There’s some extensive doubling going on. At times it reminded me of Shakespeare’s wonderful Twelfth Night, and at other points there were undertones of Wilde’s masterpiece The Picture of Dorian Grey. The Victorians judged people on their appearance and their supposed morale character. So what do you do if you have a slightly deviant nature? You can’t let yourself be ruined within society. That’s paramount to death. So a fictional alter ego is the perfect excuse to go and indulge. But lies always catch up with people; it was obvious that this would end in an explosion of realisations.
Thus everything becomes perfectly inverted. Morality and the constraints it imposes on society is a favourite topic of conversation. The characters have some rather hilarious notions as to what is right and what is wrong. Reading a cigarette case is an ungentlemanly act; culture is dependent on what one shouldn’t read and Algernon thinks the servant class has a responsibility to set a moral standard for the upper classes. Bracknell takes on the role of clan patriarch, and the men have typical female traits whilst the women become active in seeking their ideal husband. At times they say things that make absolutely no sense, but such is the nature of ideals.
It’s all incredibly comic. The point is that people can become so enamoured, so quickly, with an ideal that doesn’t exist. They want perfection not a reflection of the real person. It’s Wilde’s perfect demonstration of how stupid Victorian society was. It’s a fun play, but there are serious undertones. It’s an effective critique of society, very much set down in the way he argued good criticism should be in his essay The Critic as Artist. Wilde is an artist, and this is a fine critique. It’s immensely clever and hilarious in the process.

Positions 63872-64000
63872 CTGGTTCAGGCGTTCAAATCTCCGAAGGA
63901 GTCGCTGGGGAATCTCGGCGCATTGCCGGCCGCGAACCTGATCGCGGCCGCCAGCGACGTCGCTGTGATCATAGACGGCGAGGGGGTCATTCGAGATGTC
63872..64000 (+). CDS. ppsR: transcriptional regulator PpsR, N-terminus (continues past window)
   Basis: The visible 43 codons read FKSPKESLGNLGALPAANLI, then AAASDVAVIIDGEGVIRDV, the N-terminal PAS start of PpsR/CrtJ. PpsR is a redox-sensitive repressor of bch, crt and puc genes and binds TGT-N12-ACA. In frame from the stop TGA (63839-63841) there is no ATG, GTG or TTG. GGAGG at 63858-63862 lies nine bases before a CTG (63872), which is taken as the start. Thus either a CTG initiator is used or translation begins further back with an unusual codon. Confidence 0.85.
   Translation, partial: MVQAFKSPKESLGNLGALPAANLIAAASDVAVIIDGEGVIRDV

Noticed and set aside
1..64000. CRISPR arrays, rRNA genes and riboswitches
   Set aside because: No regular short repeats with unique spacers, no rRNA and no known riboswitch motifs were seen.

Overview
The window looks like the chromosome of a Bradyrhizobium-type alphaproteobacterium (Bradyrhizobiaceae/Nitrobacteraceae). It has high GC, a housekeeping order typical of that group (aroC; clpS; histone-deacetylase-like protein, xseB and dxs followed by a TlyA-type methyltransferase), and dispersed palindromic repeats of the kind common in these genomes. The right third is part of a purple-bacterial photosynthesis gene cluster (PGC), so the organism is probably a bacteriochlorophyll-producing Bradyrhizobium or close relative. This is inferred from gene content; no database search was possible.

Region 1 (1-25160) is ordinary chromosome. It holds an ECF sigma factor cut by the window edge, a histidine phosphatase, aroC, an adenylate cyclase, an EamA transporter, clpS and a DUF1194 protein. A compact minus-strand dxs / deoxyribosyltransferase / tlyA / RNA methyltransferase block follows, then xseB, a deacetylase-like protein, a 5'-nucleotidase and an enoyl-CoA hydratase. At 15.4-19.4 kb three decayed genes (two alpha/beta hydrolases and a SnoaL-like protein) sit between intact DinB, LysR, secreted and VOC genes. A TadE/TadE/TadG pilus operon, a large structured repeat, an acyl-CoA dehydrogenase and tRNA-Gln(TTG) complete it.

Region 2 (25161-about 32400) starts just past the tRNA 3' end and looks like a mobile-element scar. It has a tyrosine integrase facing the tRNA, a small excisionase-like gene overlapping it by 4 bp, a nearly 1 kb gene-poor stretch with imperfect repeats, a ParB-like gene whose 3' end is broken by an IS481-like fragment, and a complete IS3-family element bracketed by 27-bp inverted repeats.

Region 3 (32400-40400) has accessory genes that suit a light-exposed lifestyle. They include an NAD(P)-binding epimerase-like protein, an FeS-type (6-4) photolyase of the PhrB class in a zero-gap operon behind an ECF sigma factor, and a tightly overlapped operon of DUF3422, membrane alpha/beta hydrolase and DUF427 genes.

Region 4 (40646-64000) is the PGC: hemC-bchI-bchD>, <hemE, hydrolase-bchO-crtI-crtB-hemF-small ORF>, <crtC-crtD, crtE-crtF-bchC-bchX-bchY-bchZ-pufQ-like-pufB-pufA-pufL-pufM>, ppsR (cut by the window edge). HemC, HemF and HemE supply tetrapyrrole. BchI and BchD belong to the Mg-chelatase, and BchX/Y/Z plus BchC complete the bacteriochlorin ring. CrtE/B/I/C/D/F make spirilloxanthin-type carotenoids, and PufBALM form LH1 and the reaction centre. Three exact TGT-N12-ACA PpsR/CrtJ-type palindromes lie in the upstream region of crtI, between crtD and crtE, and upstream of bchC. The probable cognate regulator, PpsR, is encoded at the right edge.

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Read information about the authorOscar Fingal O'Flahertie Wills Wilde was an Irish playwright, poet and author of numerous short stories and one novel. Known for his biting wit, and a plentitude of aphorisms, he became one of the most successful playwrights of the late Victorian era in London, and one of the greatest celebrities of his day. Several of his plays continue to be widely performed, especially The Importance of Being Earnest.
As the result of a widely covered series of trials, Wilde suffered a dramatic downfall and was imprisoned for two years hard labour after being convicted of "gross indecency" with other men. After Wilde was released from prison he set sail for Dieppe by the night ferry. He never returned to Ireland or Britain, and died in poverty.